The non-payment of child support affects many U.S. parents and children despite governmental attempts to enforce support orders. If you think it’s hard to collect from a parent here in Florida, imagine the difficulties of getting support from a foreign parent.
The U.S. recognizes the obstacles families encounter when a noncustodial parent resides outside of the country. Our country has reciprocal agreements with other nations to facilitate collection.
Working with foreign countries
A good first step in collecting international child support is filing a claim here in Florida. If your co-parent lives in a reciprocating nation, that country will have a partnering agency enforce the child support under its own laws.
Currently, America has reciprocal arrangements with 44 other nations. If your co-parent resides in a non-participating country, a local legal advocate can help you find a remedy to collect your unpaid child support.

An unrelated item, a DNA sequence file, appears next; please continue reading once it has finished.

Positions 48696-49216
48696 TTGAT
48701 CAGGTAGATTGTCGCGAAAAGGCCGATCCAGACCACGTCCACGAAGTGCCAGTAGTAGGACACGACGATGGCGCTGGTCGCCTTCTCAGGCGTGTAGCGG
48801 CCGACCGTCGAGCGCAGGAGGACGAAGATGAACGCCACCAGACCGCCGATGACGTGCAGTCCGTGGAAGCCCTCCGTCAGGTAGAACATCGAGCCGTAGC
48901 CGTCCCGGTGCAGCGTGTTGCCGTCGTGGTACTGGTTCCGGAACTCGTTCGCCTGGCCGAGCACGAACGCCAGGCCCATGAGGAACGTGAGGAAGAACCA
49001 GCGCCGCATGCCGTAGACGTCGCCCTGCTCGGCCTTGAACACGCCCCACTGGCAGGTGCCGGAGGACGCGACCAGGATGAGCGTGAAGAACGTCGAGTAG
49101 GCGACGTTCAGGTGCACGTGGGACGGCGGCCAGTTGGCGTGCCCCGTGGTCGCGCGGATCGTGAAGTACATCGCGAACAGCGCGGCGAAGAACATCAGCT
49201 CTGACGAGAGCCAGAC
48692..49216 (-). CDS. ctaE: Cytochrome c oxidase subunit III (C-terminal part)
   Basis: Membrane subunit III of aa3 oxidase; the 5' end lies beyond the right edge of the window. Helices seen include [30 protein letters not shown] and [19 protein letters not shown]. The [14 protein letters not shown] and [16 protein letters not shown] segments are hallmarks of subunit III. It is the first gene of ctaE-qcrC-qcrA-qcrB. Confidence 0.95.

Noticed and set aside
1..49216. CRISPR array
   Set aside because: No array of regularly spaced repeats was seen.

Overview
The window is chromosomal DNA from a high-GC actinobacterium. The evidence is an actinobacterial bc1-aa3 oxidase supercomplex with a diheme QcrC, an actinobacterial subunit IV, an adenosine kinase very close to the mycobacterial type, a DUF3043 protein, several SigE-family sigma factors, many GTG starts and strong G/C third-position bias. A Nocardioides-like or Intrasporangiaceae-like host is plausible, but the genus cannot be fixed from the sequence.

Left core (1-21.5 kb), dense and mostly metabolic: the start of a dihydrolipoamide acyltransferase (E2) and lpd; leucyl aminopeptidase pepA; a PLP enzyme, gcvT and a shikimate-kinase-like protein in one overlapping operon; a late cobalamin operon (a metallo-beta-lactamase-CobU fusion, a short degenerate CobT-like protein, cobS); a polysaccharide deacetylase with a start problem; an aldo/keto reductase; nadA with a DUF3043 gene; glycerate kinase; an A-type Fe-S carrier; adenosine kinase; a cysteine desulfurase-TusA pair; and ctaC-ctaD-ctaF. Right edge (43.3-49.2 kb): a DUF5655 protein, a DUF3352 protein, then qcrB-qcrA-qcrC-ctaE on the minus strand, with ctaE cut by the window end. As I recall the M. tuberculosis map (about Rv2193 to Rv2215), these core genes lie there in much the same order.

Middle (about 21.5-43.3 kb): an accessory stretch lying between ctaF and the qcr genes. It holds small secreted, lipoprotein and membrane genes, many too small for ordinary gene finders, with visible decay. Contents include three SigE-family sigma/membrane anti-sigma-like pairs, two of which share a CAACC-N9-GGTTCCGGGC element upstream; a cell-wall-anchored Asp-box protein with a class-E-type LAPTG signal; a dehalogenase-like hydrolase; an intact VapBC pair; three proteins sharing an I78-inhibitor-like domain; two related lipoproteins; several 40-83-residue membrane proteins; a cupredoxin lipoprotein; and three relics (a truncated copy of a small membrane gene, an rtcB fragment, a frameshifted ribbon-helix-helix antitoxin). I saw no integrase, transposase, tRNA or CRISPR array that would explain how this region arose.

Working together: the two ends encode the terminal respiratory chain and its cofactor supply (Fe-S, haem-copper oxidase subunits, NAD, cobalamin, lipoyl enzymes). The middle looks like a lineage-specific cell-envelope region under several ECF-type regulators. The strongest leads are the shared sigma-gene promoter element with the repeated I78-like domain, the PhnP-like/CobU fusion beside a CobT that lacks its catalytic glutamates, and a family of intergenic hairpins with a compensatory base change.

Some ways the government facilitates foreign child support enforcement include the following.
- It denies passports to international parents who are in arrears ($2,500 or more).
- It promotes communication between parents, U.S. governments and foreign countries to increase awareness of international child support matters.
- It encourages foreign nations to join the Hague Child Support Convention to ease the process of enforcing and collecting support from other countries.
In the modern economic environment, caring for children on a single income is virtually impossible for most custodial parents. The enforcement of child support—no matter where your co-parent lives—ensures that your children continue to thrive.
Learning more about foreign and state child support can help you find a solution.